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Asking ‘silly questions’ is a journalist’s job

Reporters in Kisumu last week got into trouble with a county official during a press conference in Governor Anyang Nyon’go’s offices.

Nyongo’s Tourism and Sports minister Achie Alal was pissed off by the journalists who were asking what she concluded were “silly questions”, the Star reported.

The minister threw a mighty tantrum when the reporters wanted to know who finances Nyong’o’s foreign trips and their benefit to the residents of Kisumu. The county has increased the travel budget this year to Sh168 million up from Sh140 million.

Alal stormed out of the press conference, fulminating that the reporters were asking “silly questions”.

Kisumu Journalists Network protested to Governor Nyong’o, demanding he disciplines Alal. “Journalists should not be mistreated when they are performing their duties,” Chairman Dickson Odhiambo said.

Now, good lady Achie Alal, journalists exist solely to ask “silly questions” like they did at that press conference last week. The benefits of Nyong’o’s foreign journeys to the people of Kisumu is certainly a silly question. So silly it got you angry.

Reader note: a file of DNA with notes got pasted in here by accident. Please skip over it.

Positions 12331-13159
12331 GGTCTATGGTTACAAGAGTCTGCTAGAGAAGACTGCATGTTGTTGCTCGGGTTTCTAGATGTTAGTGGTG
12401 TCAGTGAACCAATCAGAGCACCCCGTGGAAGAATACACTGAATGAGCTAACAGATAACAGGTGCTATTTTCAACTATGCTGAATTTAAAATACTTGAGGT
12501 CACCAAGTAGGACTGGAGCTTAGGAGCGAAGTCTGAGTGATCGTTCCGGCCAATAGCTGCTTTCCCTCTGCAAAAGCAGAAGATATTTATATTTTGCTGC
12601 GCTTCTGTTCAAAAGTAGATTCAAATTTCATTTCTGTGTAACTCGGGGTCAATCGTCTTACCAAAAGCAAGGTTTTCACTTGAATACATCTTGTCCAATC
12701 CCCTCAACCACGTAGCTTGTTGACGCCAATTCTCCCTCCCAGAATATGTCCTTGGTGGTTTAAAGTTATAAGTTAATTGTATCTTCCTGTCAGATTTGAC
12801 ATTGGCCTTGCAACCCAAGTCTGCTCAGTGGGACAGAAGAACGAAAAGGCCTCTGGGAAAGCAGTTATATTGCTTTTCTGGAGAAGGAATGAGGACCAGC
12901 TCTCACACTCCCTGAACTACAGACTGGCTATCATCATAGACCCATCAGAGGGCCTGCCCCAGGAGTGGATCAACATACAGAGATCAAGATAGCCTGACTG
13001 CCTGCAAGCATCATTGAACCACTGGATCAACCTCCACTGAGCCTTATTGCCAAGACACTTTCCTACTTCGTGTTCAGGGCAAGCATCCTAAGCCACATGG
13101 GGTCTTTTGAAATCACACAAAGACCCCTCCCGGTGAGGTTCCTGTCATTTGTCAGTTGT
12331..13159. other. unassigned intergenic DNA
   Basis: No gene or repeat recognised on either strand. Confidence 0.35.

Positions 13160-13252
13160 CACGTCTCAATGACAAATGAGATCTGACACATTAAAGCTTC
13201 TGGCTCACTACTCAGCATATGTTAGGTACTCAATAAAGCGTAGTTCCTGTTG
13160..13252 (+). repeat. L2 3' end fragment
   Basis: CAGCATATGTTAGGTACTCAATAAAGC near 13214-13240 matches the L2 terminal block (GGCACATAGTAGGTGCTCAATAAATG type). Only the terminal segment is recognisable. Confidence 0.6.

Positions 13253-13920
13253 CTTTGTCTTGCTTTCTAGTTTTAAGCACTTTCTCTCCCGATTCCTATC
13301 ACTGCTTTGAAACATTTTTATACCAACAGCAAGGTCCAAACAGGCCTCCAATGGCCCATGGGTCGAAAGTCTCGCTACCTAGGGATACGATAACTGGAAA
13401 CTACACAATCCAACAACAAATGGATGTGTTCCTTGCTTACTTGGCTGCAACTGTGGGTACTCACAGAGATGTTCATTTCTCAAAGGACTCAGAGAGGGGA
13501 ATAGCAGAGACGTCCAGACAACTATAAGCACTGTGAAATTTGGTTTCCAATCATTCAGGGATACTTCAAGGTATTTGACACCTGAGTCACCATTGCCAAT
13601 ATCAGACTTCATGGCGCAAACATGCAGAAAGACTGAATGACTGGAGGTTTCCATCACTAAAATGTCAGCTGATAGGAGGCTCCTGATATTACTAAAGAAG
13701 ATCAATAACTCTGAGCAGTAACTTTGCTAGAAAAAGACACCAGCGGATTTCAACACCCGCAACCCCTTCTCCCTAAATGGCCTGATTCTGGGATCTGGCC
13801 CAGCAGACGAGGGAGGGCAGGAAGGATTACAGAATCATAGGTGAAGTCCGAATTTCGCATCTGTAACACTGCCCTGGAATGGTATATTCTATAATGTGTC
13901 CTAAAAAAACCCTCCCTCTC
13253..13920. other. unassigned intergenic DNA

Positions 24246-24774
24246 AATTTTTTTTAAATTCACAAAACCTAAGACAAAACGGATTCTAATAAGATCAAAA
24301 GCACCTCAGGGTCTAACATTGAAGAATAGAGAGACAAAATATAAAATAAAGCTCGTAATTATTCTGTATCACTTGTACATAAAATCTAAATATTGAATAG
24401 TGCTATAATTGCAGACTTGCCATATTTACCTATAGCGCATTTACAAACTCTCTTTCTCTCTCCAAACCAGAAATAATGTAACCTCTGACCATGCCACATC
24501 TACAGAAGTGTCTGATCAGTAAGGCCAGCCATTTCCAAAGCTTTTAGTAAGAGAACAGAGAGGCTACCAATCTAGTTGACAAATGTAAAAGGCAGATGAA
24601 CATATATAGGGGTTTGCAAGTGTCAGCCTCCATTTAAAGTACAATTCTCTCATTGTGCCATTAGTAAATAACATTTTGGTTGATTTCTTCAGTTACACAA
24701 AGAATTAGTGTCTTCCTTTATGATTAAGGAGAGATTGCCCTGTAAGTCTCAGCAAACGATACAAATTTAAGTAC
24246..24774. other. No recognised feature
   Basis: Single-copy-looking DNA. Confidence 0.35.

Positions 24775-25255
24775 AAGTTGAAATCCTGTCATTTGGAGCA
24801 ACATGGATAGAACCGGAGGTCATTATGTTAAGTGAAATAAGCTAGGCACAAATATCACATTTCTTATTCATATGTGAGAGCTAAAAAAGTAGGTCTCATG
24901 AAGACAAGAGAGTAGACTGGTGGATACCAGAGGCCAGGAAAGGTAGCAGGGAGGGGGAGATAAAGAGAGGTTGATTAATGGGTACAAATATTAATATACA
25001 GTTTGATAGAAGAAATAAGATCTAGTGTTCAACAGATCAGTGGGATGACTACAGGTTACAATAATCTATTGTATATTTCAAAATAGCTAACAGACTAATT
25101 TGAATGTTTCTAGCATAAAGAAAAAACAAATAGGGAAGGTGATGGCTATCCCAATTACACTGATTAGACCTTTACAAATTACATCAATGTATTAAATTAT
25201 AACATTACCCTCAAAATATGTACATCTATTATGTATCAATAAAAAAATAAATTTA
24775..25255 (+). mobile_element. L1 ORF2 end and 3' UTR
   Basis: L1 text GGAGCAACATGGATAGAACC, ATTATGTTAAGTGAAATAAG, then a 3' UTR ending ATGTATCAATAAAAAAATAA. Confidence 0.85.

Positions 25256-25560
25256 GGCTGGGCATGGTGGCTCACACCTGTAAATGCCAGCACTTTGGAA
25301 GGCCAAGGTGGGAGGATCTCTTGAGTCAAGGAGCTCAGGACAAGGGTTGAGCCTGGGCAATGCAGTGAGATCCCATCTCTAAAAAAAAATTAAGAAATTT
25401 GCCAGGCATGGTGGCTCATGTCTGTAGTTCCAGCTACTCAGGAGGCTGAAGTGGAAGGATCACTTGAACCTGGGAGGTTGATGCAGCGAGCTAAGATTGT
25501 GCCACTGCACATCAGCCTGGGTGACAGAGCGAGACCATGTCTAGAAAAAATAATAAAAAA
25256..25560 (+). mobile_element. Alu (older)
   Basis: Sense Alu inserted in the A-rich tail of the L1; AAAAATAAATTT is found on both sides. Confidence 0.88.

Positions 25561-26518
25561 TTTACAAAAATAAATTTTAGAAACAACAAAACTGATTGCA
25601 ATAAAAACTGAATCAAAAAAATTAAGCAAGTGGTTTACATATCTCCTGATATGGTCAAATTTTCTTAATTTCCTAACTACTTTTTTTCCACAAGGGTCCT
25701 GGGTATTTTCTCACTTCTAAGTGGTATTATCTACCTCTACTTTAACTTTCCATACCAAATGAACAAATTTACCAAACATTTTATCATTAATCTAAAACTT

Perhaps, madam, you expected the journalists to bring you flowers to the press conference instead of asking “silly questions”? Yes, journalists may give flowers to anyone they fancy but that is not what they are trained and hired to do. That is not their professional mandate.

This is the mandate: When journalists encounter a public official like Achie Alal, they must right away bombard her with so many “silly questions” until she breaks down or flees to the hills never to return to office.

Achie Alal, you need education. Badly. It is astounding that with such obvious ignorance about the conduct of public affairs, Governor Nyong’o, a professor of political science to boot, hired you in his cabinet. A journalist then must want to know what value you add to the Kisumu county executive.

Journalists ask “silly questions” about matters of public interest on behalf of the people who pay your salary and the many benefits you enjoy as a member of Nyong’o’s executive. The office your boss holds – and by extension yours – is a public trust.

If you have no stomach for “silly questions”, the honourable thing to do, madam, is to write to your boss and tell him you would be better off growing sorghum for brewing keg beer. People are getting filthy rich out there in the sorghum fields where no one asks them “silly questions.”

Let pesky journalists be. They are simply doing their job.

 

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